Teacher Award Photo

Pictured (from left to right) Mary Patton Chandler of Franklin-Simpson High School, Robert Kopecky of Franklin-Simpson Middle School and Jessica Mosley, of Lincoln Elementary School were awarded the Campbellsville University Teacher of Excellence Award.

Three teachers from the Simpson County School system were awarded the Campbellsville University Teacher of Excellence.

According to the university’s website, the award is “to recognize the quality and learning taking place in the school systems throughout Kentucky.”

Mary Patton Chandler, of Franklin-Simpson High School, Robert Kopecky, of Franklin-Simpson Middle School and Jessica Mosley, of Lincoln Elementary were the teachers announced at the Simpson County Schools award winners.

Principals from the high school, middle school and elementary school submitted their pick for an individual teacher to be chosen for the award.

“It is very hard to narrow down because I feel like I have several high caliber teachers,” said Joyce Pais, principal at Lincoln Elementary.

She said all of the elementary schools will rotate who gets to pick a teacher from their school. The last teacher to win from LES was 2016, she said.

When choosing a teacher for the award, Pais said, she looks for someone committed to the students, at their passion for teaching and learning, how they collaborate with their piers, their ability to communicate and embrace change and someone who continues to learn to help their students.

All three said they felt very humbled, honored and shocked receiving the award.

“As a second year teacher I really did not expect it whatsoever,” Kopecky said.

Chandler is in her second year of teaching and Mosley is in her fifth year of teaching. All three said they hadn’t heard of the award before receiving the recognition, though they did look up what the award was after hearing the news.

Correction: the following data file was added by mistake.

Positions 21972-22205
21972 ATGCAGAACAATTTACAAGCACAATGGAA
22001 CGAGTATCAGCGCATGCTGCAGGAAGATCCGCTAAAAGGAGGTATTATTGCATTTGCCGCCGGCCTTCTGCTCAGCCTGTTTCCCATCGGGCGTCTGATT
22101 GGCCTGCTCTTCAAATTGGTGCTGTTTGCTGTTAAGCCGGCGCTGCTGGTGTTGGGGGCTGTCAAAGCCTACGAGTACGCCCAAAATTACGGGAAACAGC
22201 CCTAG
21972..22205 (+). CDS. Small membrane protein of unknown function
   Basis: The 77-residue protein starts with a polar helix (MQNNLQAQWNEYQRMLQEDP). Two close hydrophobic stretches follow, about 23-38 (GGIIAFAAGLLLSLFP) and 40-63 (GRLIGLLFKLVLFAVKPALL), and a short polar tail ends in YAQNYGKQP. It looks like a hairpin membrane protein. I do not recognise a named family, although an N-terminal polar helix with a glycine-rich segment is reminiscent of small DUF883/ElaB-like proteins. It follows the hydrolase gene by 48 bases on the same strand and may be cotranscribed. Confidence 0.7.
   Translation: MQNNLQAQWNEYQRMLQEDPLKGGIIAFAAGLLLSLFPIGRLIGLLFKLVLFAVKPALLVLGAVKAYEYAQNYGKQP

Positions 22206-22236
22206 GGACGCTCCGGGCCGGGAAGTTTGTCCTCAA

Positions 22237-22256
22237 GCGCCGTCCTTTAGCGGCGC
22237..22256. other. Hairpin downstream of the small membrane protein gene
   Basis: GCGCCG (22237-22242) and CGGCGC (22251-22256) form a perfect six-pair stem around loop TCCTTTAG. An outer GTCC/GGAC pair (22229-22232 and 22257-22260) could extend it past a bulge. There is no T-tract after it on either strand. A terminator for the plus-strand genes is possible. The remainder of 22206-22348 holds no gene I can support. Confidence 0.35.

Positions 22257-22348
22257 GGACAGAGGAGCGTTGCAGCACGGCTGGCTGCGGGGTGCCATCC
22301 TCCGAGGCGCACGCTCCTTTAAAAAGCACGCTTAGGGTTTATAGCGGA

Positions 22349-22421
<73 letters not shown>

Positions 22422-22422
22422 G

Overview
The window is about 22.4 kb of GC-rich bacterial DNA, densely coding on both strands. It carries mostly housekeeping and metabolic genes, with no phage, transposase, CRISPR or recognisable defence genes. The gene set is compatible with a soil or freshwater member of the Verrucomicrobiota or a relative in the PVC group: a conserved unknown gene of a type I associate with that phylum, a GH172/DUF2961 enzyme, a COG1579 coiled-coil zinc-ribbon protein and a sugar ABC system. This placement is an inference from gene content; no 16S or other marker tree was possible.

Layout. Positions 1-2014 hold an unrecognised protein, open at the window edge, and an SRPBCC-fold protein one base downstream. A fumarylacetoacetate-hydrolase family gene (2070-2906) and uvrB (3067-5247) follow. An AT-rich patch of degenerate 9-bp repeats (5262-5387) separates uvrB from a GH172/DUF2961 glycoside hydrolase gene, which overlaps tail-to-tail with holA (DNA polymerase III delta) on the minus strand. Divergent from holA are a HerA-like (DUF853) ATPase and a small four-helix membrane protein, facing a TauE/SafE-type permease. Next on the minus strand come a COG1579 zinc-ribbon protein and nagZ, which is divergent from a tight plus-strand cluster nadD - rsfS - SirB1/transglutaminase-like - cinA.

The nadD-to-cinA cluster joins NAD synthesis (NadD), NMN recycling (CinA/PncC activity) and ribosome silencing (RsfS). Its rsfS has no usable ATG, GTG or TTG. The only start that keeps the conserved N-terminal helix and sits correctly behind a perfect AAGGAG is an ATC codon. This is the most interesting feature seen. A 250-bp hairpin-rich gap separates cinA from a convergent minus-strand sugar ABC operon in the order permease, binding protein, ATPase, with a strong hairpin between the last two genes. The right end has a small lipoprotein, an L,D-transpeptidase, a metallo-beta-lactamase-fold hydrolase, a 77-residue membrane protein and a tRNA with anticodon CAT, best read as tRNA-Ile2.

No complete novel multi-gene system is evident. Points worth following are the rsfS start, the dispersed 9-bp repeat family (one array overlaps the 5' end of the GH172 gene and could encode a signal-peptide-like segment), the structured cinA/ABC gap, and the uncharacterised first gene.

“I feel like I can’t take all the credit because I have had a lot of help and support from family and other co-teachers,” Chandler said.

Mosley said she felt the award was based on connections with the students and building those relationships especially in a small community.

“For me I think it gives me some momentum to keep trying hard,” Mosley said. “Getting this makes me feel like it is not all for nothing.”

Chandler and Kopecky agreed saying it gave them some validation and that they were doing a good job.

All three said teaching wasn’t their first choice when it came to careers, but they felt at home after teaching. Kopecky spend 26 years in the Air Force while Chandler went to school for Biology and Chemistry. Mosley thought about engineering before she married and had kids, the decision to teach came later in life after several people mentioned she should give it a try.

“It was a total God thing, I feel like he put this in my path, which I’m grateful for because I feel like I am where I am supposed to be,” Chandler said.

They said while they love teaching they feel like their jobs are to help prepare their students to become young adults, to help them gain self-respect and self-esteem.

Chandler said she always tells her students that what she cares about at the end of the day is not whether they know science, but that they are good people.

There is an award presentation at Campbellsville University on May 9, but the Simpson County School winners may not be attending due to family obligations.

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